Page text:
Couples pad their marriages with all kinds of things to avoid dealing with real life issues. Having communication problems? You just need to have a getaway for awhile. Your wife is mad at you? Buy her a necklace and things will be fine. Connected with point 2, Netflix, fine dining, jewelry, vacations; these are not bad things in and of themselves but they do not replace intimate, honest and genuine relationship that embraces the closeness of being open with one another.

5. A weak sex life

Regular sex needs to be a priority for a couple. The frequency matters especially when life gets busy and the kids start running around. There is importance to enjoying the one flesh union of marriage in its strongest physical expression. It calls for understanding each other and pursuing the pleasure of the other, learning and communicating what feels good.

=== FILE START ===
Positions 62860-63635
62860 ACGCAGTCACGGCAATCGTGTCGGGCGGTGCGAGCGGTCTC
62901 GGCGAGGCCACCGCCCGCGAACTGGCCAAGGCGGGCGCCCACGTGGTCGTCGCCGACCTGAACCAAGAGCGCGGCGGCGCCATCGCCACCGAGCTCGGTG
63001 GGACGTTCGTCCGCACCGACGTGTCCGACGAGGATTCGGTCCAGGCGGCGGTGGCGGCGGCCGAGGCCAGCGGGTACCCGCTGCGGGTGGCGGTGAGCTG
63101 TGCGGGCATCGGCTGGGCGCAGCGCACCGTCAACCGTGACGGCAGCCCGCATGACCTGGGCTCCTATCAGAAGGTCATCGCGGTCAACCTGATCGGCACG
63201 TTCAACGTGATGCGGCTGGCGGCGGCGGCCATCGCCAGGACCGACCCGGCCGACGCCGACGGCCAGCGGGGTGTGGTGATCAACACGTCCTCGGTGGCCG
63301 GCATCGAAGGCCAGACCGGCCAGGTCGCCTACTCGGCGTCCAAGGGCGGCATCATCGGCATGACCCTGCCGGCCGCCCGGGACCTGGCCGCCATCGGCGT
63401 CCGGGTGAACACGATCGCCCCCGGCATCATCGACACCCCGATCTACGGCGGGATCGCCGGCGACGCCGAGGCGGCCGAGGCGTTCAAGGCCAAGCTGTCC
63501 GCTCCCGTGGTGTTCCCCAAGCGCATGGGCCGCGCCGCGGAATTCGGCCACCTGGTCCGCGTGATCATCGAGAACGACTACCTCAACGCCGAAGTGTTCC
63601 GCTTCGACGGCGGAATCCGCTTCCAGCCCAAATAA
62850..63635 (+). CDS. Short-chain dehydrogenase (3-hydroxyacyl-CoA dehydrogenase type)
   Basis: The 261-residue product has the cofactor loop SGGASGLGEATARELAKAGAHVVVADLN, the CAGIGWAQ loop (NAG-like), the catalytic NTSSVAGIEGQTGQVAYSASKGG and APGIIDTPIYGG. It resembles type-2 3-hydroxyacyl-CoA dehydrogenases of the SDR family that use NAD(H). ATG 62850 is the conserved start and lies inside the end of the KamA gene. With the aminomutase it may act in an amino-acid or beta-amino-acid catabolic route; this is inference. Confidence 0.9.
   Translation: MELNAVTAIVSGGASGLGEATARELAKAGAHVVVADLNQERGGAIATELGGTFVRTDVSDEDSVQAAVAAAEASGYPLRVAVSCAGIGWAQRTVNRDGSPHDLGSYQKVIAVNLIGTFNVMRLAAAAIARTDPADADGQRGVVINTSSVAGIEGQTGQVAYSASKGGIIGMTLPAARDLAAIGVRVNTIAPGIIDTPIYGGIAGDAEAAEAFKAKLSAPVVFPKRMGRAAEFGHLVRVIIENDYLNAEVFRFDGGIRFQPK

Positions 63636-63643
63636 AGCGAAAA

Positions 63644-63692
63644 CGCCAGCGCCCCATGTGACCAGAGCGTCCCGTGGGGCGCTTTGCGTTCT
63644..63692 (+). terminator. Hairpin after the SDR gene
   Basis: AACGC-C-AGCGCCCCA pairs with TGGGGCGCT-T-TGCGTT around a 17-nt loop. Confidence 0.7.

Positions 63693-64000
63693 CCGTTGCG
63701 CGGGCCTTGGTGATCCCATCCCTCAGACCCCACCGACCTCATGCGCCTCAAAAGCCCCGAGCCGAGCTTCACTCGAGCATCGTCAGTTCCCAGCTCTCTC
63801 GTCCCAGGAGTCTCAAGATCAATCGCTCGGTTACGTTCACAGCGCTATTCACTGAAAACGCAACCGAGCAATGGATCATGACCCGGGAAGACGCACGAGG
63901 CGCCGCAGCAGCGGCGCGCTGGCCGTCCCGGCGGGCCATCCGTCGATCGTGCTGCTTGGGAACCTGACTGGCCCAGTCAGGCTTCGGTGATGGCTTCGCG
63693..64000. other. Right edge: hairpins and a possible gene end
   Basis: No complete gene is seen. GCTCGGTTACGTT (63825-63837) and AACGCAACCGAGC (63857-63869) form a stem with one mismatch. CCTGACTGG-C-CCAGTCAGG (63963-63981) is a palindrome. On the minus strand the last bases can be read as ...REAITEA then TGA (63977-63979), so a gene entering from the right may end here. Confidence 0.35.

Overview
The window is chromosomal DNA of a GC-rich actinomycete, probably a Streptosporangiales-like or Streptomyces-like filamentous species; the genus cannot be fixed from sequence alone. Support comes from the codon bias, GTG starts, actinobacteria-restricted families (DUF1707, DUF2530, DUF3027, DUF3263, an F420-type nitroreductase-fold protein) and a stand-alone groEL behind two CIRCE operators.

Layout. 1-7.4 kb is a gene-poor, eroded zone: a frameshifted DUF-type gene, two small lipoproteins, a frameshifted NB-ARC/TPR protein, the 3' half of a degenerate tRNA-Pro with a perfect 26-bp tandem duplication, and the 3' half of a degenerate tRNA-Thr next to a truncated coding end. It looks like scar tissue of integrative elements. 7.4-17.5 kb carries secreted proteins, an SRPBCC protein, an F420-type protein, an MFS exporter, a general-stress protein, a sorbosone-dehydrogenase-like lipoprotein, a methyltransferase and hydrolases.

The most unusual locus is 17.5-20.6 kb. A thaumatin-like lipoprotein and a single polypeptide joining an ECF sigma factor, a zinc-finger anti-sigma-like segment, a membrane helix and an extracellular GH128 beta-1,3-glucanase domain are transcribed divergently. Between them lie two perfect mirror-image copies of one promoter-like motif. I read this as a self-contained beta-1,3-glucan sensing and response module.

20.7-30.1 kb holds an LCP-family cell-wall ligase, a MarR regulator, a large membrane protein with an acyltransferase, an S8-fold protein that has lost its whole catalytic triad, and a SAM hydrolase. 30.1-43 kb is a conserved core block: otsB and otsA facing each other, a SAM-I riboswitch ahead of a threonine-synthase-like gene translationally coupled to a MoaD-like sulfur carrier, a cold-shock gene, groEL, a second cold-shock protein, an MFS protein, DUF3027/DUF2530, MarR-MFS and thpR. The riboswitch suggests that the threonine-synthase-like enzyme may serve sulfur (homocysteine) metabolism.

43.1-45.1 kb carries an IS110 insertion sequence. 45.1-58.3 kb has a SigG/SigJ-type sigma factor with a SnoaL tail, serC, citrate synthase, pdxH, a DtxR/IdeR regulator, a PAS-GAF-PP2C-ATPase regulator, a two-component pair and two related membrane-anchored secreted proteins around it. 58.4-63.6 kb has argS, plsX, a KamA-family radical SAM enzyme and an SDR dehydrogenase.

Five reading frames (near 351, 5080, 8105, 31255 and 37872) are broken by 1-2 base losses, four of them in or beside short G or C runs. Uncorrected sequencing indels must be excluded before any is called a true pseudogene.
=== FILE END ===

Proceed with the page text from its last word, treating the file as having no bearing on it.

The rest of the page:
The goal of sex is intimacy, the coming together of two people who are naked and unashamed before each other. Therefore, sex is a perfect barometer of your relational temperature. You can't have conflict with each other and still have good sex. Sexless marriages generally have less to do with the actual sex and more to do with real, unaddressed life issues that a couple is avoiding or suppressing. Simply put, sex is spiritual warfare, one of the largest battlefields where your relationship is fought for.

6. Lacking self-awareness